Jesus gives up His rights — His rights to glory, His rights to being worshiped, His rights to His full power. Simultaneously He takes up human flesh with its physical weaknesses — with functions we never mention when we speak of Jesus perhaps because we can’t quite wrap our minds around those functions in regards to God. Eventually, Jesus literally takes up the cross to die a horrific death on our behalf.
“And [Jesus] says to them all, If any man will come after me, let him deny himself, and take up his cross daily, and follow me. For whosoever will save his life shall lose it: but whosoever will lose his life for my sake, the same shall save it.”
Tough to relinquish rights, isn’t it? From early childhood, we learn “that’s mine!” and “No, I won’t!” or “You can’t make me!” Denying what’s ours and giving up what we want do not come naturally to us. We desperately want to save ourselves. We don’t want to follow along after someone else.
Jesus says, “Don’t struggle to save yourself. Put all that outer stuff down. Each day, pick up and deal with what comes. And follow Me. Otherwise, in your self-absorption you’ll lose Me and your life.”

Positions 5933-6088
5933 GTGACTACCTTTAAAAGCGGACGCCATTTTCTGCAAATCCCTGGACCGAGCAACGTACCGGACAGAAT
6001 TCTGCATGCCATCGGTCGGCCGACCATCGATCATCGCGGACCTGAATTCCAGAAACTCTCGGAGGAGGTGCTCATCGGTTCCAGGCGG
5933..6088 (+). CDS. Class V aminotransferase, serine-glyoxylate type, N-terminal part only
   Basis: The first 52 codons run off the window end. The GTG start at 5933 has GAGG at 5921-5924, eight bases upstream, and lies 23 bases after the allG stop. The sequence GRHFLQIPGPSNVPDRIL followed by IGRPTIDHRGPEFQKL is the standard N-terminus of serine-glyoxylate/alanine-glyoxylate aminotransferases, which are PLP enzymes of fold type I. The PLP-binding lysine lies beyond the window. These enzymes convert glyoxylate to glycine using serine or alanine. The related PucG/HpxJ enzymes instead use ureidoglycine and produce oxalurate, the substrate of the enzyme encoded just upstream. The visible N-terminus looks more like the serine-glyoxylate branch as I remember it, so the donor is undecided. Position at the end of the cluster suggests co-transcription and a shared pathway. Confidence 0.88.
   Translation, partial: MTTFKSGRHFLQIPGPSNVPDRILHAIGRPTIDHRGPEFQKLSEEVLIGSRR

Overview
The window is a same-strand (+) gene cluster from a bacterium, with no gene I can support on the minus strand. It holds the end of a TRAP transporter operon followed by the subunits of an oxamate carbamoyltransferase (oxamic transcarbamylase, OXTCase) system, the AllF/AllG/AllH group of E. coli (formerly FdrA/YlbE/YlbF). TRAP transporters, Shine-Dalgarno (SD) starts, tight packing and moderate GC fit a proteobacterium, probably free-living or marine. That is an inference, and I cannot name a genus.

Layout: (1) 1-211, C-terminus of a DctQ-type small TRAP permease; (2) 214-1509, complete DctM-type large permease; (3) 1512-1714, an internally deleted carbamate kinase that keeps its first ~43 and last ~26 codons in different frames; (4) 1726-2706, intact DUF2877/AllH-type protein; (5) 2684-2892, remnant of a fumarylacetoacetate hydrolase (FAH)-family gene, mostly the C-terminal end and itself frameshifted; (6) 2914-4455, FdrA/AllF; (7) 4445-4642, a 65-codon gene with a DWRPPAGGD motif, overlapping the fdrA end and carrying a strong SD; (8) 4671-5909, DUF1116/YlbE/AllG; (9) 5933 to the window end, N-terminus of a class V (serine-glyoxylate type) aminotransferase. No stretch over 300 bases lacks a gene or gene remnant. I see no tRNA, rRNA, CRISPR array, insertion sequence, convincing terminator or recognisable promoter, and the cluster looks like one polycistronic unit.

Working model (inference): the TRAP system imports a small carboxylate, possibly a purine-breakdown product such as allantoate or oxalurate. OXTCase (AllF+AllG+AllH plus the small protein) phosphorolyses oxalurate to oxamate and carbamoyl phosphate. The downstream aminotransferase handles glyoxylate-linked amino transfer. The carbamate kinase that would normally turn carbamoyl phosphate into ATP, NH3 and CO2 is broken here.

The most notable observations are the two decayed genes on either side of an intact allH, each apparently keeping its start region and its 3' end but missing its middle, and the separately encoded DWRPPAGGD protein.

“When Jesus, therefore, receives the vinegar, He says, ‘It is finished;’ and He bows His head, and gives up the spirit.”
Jesus dies on the cross, accomplishing payment for the sins of the world. He is buried, visiting hell to remind our adversary he has no power over us.
“Peter, therefore, goes forth, and that other disciple, and comes to the sepulcher. So they run together; and the other disciple does outrun Peter, and comes first to the sepulcher. And he, stooping down and looking in, sees the linen clothes lying; yet goes he not in. Then comes Simon Peter following him, and goes into the sepulcher, and sees the linen clothes lying there, and the cloth, that was about His head, not lying with the linen clothes, but wrapped together in a place by itself. Then goes in also that other disciple, who came first to the sepulcher, and he sees, and believes. For as yet they know not the scripture, that He must rise again from the dead.” (John 20:3-9, KJV)
He is risen! to achieve glory for Himself and for His children, the sons of God.
Jesus takes the cup, blesses it, gives it to His disciples, tells them to drink of His blood in remembrance of Him. He takes the bread, blesses it, breaks it, shares it with His disciples, tells them to eat of His body in remembrance of Him. The last supper with His followers is here.
“For the love of Christ constraineth us; because we thus judge, that if one died for all, then were all dead: And that he died for all, that they which live should not henceforth live unto themselves, but unto him which died for them, and rose again.”
As we remember Him, His love “constrains us” — we are reminded that “if one died for all, then were all dead.” We remember He “dies for all, that [we] which live should not henceforth live unto [ourselves], but unto Him.”